I know that some people think I was born a devil beast trade unionist, but my apprenticeship to the labour movement in this Parliament was forged in many different experiences and some very tough jobs. I grew up in a family where war and politics cast a long shadow. My grandfather Frederick Frost fought and was injured in Somme* in the First World War*. . That man started his first job at the age of 12 as a pit boy in a Northumberland mine. So if I am a bit rough around the edges, I think you probably get it now. He was elected the Labour MP for New Plymouth in the wartime Labour Government led by Michael Joseph Savage* and then Peter Fraser*. . My father Verdun Frost was a navigator in World War II* and patrolled the Pacific. Like his father he was a declared socialist. My mother, the very staunch and Catholic Patricia Mary Te Rata Mahuta Kerr, came from an ancestry of Irish rebels. She was very stroppy. I was scared of her. Tau Henare descends from that line, so you kind of know what I mean. You cannot help your relatives. My parents instilled in their two sons and two daughters the hope of a better and fairer life for all in New Zealand. My generation profited from their sacrifice and hard work. Early Labour Governments meant that I, along with John Key, grew up in a State house and benefited from State-funded health and education. That gave me choices that younger people do not have today. I had the freedom and security to be different and to challenge. With my troublemaking heritage, it was inevitable that I would be drawn to the anti-war nuclear movements and the remote hippy generation of the 1970s. It led me on a journey that was both good and bad. I dropped out of education. I had a range of interesting and boring jobs. I travelled through dangerous countries, and I did some silly things. Some will have read the story of my drug addiction, when I was a younger person in the 1970s. Despite treatment and recovery years ago, I reluctantly agreed for my story to be published this year. It is still such a taboo topic, so hard to talk about. It was one of the hardest things I have ever done. I blame no one but myself for my mistakes, and I have made plenty. Drug-taking was a means of defiance against the establishment and seemed cool at the time. I know that the threat of law-breaking or addiction did not stop me, and the opprobrium of society made no difference. I want to say that smoking a joint did not lead me to other drugs; criminals selling drugs did. That is why I believe that the war on drugs has been a total failure. That is why I think it is time for this Parliament to treat drug abuse as a health problem, not a criminal offence—that means properly funded addiction treatment. I also believe it is time for politicians in this House to decriminalise personal marijuana use and take the crooks out of the business.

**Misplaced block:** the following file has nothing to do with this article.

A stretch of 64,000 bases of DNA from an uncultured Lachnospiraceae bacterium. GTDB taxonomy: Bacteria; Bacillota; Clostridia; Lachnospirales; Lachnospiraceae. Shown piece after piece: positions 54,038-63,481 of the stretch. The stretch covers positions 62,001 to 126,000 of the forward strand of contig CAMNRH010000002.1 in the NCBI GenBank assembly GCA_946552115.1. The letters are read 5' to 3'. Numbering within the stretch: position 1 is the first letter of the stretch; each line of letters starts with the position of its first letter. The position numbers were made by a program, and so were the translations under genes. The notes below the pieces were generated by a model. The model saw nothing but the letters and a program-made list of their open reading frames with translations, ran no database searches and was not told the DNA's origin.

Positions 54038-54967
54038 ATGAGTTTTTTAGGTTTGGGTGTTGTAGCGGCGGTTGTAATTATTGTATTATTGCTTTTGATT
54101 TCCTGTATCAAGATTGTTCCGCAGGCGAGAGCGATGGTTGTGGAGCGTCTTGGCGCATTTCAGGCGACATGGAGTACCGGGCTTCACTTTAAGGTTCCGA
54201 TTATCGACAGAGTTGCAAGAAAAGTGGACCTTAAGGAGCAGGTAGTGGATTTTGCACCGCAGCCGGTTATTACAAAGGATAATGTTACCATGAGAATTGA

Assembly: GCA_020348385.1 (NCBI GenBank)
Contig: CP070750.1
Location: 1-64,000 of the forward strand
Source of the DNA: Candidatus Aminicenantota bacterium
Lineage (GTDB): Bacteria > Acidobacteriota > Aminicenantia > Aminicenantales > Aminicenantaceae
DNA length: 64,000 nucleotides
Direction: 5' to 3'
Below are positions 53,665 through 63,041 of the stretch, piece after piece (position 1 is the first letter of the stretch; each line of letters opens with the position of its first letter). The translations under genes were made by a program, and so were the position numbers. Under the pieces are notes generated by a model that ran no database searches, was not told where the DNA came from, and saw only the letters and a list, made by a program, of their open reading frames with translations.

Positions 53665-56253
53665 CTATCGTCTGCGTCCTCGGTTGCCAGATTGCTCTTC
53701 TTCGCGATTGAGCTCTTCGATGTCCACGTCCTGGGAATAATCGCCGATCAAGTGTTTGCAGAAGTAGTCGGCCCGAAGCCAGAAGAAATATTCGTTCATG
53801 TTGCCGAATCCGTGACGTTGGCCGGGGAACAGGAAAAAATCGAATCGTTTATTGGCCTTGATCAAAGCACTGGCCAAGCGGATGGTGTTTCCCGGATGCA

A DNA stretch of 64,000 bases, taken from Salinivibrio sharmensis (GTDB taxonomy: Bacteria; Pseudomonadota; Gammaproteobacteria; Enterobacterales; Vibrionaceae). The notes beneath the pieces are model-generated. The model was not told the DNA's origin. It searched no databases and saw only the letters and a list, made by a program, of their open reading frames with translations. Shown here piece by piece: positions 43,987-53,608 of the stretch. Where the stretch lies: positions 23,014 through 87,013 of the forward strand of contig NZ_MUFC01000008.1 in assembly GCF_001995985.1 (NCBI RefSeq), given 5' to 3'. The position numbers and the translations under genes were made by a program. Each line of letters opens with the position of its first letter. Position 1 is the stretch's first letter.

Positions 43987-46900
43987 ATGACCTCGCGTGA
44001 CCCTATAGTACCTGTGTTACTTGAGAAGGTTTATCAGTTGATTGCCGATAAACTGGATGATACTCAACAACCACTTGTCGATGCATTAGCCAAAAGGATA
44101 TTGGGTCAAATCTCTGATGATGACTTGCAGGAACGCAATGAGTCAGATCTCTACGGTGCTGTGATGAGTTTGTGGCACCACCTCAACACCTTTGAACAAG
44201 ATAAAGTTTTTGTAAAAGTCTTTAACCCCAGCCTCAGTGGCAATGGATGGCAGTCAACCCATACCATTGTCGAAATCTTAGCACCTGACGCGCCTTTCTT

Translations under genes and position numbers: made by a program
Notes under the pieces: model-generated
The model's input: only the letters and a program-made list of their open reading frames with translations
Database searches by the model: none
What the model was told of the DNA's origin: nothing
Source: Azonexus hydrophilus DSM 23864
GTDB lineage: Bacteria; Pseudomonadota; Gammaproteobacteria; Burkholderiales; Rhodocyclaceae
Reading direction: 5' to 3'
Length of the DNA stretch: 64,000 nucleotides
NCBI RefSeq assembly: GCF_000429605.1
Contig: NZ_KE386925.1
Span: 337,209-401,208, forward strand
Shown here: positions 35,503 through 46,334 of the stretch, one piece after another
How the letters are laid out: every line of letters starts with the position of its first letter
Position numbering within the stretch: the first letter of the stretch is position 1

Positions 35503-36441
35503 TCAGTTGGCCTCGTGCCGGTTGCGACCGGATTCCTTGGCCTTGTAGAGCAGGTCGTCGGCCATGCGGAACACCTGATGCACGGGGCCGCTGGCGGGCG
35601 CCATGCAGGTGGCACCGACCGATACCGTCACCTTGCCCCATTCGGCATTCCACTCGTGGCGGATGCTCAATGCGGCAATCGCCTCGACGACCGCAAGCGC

A very interesting background, and I agree with her on drugs.

Hon Dr PITA SHARPLES (Minister of Māori Affairs):

I will just tell you straight that I go up and down the country talking to my people and I say to you—and I will say it again now—that Parliament is a Westminster system that is all about the vote. If you are able to secure the vote you are able to secure change and progress for you and your party. It is not just how loud you protest outside is or the issues you bring up; this is about sitting at the table. You have got to be at the table. That is why parties go to extraordinary lengths to try to do deals and be at the table and so on, and that is great—that is the system. But just know that that is the system. I really feel strongly that there should be programmes introduced in schools. This is what we did with * Te Reo Māori. It was slipping away—gone burger. Then, suddenly, we brought in * kōhanga reo and started teaching the little ones. Now they are reading the news in Māori. Now they are working for companies. Now they have got their own companies, kōrero Māori ana. And it works. So what about if we had some lessons in schools about our system of Government: what it is, what you do there, how you make laws and you get rewards and things for your people?

If you’re not at the table, then you’re just a series of press releases.

Well, you think you know your Prime Minister. I am going to just give you the real Prime Minister. You are a strong, forceful leader, albeit with a strange sense of humour.

Very strange 🙂